Today, in my personal Bible study time, I listened to Beth Moore teach on the sharp disagreement that led to the separation of Paul and Barnabas. God got real personal with me. Acts 15:36-41 hit too close to home, especially after recently being in the setting of my own Paul and Barnabas situation.

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Four Things We Can Learn From Peter’s Failure and Jesus’ Response

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I was so certain I had finally conquered this weakness. Yet here I was again, confronted with my big, fat failure. I felt like such a loser—especially since just a short time prior I vowed I wouldn’t mess up in this area again. As I emerged from the stupor of denial and rationalization, I found myself soaked in shame and regret.

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The last thing I felt like doing was preparing a Sunday School lesson. “I’m such a train wreck, God. How can I possibly go into that class and teach. Maybe I should just quit.

But, I couldn’t quit the day before class, so I flopped down on the couch with my Bible and flipped open the Sunday School booklet to the next lesson. As my eyes took in the topic, my stomach churned with anxiety.

If you’ve been reading my blog long at all, you know God asks me to teach and write from my struggles more than from my strengths. So, I shouldn’t have been surprised to see the topic for the lesson: failure.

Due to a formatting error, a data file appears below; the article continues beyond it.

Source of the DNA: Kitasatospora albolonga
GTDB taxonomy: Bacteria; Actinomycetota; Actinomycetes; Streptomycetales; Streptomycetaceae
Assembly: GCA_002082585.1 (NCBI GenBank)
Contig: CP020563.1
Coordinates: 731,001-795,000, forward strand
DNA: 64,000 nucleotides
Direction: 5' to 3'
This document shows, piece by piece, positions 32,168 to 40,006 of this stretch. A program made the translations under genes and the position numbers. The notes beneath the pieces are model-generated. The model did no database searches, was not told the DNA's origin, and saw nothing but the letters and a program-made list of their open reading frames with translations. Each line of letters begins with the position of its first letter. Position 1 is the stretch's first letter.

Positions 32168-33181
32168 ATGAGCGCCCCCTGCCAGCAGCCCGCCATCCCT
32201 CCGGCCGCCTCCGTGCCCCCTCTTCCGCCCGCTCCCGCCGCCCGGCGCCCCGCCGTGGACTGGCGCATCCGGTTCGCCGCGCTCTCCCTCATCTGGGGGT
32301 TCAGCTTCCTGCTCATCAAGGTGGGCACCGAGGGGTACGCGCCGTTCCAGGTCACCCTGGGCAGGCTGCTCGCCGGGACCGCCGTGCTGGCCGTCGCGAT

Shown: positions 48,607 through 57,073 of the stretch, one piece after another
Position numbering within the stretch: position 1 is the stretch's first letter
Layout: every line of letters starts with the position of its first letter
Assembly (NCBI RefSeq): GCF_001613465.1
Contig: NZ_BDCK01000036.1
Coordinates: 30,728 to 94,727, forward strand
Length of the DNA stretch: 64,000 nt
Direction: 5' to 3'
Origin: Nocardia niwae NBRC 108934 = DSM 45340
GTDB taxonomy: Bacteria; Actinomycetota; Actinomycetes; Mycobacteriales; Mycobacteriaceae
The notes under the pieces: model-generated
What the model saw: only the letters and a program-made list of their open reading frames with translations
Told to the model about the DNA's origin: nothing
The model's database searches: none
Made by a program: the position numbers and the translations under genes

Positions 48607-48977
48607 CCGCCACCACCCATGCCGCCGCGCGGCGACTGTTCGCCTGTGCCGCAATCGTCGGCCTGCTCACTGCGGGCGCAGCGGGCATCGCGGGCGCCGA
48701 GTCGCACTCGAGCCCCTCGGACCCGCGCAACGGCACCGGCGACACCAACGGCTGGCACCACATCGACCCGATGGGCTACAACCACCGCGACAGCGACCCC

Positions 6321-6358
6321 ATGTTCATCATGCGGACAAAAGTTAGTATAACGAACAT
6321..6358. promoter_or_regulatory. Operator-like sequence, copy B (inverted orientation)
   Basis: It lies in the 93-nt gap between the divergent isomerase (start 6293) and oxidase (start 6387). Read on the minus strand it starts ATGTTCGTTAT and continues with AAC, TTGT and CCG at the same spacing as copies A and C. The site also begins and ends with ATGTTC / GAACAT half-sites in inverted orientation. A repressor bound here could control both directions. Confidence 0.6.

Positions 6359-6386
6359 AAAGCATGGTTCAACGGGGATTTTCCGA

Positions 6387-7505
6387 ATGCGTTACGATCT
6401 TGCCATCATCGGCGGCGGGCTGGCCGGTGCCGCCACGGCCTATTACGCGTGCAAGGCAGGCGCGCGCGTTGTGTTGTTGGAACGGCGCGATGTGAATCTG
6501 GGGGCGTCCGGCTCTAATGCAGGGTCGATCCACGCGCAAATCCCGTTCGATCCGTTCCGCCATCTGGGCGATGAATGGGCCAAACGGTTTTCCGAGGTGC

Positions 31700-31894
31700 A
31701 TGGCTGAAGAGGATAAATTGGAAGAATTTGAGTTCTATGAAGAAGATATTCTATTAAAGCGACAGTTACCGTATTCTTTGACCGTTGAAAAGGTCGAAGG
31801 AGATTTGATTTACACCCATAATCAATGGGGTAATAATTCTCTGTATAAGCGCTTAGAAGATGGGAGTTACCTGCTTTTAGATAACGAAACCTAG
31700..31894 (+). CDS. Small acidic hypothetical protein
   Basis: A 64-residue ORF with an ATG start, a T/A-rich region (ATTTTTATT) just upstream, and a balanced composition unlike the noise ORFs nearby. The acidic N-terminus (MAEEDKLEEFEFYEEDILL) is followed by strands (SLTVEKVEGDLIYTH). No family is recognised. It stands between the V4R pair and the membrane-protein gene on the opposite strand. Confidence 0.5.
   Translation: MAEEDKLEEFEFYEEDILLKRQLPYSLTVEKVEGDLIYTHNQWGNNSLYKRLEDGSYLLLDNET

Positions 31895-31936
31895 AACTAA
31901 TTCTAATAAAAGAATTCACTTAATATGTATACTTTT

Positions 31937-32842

Some failures you can experience privately. But when you lose or gain weight it is out there on display for the world to see. I thought I had finally won this battle when I lost 40 pounds a couple years ago. I remember declaring I would never allow myself to gain back all that weight.

Yet here I was with all 40 pounds back in place. And it wasn’t the first time I had done this. Failing once is bad enough, but to fail repeatedly in the same area is excruciating. The shame and self-reproach (and possibly the reproach of others) debilitate us from fulfilling our purpose if we stay stuck there.

Everyone fails, but how we respond to our failure will determine our future.  Let’s look at an example in Scripture and don’t forget to request the free reminder sheet I’ve made for you.

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The Art of Self-Disclosure: Knowing What to Share, When, and With Whom

I shared in a previous blog post, Don’t Hide Your Crazy, the importance of sharing our untidy stories and struggles as a means of helping others. In today’s post we look at an important corollary: we must discern what, when, and with whom we share. That’s where it can get tricky. Some may consider those two concepts mutually exclusive, but they actually go hand in hand.

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I’ve struggled with this issue for most of my life. At times I’ve been so afraid of letting my real self show that I would only relate to others on a very superficial level. That left me lonely and feeling as if I was the only person wrestling with the kinds of thoughts, feeling, and experiences I was going through.

Then, there was a period where the pendulum swung to the opposite extreme. I would indiscriminately blab my deepest, most personal experiences and thoughts to anyone. That bit me! I learned, after being burned a few times, why that is a reckless way to share.